With more than 17,000 students statewide currently on waiting lists trying to get into charter schools, two bills pending in the Texas state Senate are ready to deal with the demand.
Senate Bill 308 would lift the state charter school cap, currently set at 215, and allow an unlimited number of charter schools to open statewide. Senate Bill 1830 increases state funding for charter schools and allows them to rent space on public school grounds.
An ardent supporter of charter schools, Senate Education Committee Chairwoman Florence Shapiro (R-Plano) thinks both bills are praiseworthy.
“Charter schools are unique in meeting the needs of at-risk students since they can provide flexible learning environments regarding class size and length,” Shapiro said.
Brooke Terry, lead education researcher at the Texas Public Policy Foundation, a think tank based in Austin, is excited about the bills, both sponsored by state Sen. Dan Patrick (R-Houston).
“Both are very good bills,” Terry said. “They will provide more options for students in Texas. We have 90,000 charter school students out of 4.6 million public school students. It’s clear we need to ramp up and get more charter schools open to meet this incredible demand.”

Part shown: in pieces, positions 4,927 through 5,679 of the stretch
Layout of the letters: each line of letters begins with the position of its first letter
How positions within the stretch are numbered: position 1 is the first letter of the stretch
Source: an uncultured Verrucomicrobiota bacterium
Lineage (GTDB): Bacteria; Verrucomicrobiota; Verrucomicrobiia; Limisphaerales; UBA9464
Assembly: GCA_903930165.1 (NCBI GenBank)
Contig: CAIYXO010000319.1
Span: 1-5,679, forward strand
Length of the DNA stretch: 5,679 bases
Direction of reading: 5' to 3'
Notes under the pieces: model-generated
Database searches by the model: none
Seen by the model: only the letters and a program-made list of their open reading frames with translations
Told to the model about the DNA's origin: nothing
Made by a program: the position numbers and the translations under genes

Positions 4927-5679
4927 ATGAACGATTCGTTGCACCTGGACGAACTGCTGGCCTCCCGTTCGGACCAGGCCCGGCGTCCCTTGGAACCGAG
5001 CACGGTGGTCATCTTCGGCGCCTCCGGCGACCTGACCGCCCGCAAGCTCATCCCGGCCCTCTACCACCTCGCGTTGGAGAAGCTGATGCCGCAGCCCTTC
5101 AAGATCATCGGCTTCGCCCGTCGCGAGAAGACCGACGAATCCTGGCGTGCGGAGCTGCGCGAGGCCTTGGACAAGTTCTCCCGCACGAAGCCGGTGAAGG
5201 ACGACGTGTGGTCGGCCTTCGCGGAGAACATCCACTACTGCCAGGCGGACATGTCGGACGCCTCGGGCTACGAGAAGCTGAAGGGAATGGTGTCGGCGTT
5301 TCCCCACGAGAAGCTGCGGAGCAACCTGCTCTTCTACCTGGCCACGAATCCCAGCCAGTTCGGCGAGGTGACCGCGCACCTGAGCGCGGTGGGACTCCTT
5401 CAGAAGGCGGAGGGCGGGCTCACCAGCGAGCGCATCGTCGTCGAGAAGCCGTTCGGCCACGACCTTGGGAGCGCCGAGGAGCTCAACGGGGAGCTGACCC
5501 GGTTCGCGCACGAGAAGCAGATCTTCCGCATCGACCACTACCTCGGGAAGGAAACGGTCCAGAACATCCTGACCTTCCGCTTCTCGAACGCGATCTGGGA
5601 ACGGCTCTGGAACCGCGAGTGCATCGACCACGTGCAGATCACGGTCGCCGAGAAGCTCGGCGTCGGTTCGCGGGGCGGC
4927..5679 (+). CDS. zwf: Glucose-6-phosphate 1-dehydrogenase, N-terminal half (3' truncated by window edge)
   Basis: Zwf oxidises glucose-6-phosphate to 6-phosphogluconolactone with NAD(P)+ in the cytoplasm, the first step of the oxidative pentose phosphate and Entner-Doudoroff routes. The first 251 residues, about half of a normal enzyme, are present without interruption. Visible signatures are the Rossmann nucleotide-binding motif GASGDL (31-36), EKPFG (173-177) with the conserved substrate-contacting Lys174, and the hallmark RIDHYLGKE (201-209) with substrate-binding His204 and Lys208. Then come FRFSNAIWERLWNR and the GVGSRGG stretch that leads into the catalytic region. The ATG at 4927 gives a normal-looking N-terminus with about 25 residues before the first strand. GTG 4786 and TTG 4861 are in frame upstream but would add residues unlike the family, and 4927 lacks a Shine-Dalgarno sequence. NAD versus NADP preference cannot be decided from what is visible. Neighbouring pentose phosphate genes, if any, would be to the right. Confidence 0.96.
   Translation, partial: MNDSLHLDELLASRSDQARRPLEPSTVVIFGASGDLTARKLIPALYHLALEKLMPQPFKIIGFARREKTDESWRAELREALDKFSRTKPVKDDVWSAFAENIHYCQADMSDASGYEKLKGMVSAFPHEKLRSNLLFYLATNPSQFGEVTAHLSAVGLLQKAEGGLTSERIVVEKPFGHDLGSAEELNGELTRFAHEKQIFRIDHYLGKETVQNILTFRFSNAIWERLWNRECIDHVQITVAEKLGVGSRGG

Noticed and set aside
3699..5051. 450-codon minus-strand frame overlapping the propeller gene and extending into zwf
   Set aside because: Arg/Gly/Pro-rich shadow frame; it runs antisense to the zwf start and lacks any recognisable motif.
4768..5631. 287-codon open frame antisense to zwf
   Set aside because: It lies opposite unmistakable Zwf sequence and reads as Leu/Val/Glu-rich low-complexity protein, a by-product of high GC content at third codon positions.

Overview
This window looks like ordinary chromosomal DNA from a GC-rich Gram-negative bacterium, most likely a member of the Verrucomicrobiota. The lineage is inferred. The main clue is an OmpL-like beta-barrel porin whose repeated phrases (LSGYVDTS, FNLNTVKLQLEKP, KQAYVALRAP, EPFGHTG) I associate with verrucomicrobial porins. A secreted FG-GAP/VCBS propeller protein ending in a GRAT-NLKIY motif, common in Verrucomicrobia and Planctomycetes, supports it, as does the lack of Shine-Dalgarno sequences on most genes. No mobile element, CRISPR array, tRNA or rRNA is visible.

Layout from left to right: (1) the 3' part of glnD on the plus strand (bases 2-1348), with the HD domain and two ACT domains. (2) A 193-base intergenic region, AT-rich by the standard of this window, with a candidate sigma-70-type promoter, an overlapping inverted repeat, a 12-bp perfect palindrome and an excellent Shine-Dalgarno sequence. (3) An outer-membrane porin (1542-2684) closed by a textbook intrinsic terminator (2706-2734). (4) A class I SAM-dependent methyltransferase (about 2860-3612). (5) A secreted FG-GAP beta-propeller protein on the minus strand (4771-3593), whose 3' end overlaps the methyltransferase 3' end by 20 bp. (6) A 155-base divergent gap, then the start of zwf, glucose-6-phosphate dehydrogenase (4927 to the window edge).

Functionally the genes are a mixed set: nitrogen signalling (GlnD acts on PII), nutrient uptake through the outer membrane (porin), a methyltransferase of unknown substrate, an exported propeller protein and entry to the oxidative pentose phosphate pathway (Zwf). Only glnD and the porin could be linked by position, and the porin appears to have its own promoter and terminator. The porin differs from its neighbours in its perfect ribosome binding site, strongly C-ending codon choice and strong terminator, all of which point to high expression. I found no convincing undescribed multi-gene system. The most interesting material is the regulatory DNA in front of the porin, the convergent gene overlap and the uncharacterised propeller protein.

At press time both bills had been heard by the Senate education committee, but votes had not been scheduled, Shapiro said.
SB 308 in particular must pass, Terry said, if the demand is to be met.
“We really do need this cap lifted or dramatically increased,” Terry said. “Opponents are arguing there is too much paperwork involved with lifting the cap on charter schools, but we just want ‘a moving cap’ like they have in California, which allows 100 new charter schools to open per year. We think the waiting list demonstrates clear demand for more charter schools, and I think that is a good reason to lift the cap.”
Bob Schoolfield, president of Let’s Choose Schools, a Texas-based school choice advocacy organization, approves of all aspects of SB 308 and SB 1830 and thinks they will pass. Two of the top 100 public schools nationwide are Texas charter schools— IDEA Public Schools in the Rio Grande Valley and YES Prep Public Schools in Houston. Opening more charter schools in Texas would serve all students statewide, he said.
“The percentage of Texas charter schools that rate exemplary is more than twice the percentage of exemplary traditional public schools,” Schoolfield said. “The percentage of charter schools missing the federal adequate yearly progress targets is 25 percent less than the percentage of traditional public schools missing the targets. Charter schools have 35 percent more minority students than traditional public schools. So the claim that charter schools cream off the best students from traditional public schools is simply not true.”
Thomas Cheplick ([email protected]) writes from Cambridge, Massachusetts.
For more information …
Texas Senate Bill 308: www.legis.state.tx.us/billlookup/text.aspx?LegSess=81R&Bill=SB308
Texas Senate Bill 1830: www.legis.state.tx.us/billlookup/Text.aspx?LegSess=81R&Bill=SB1830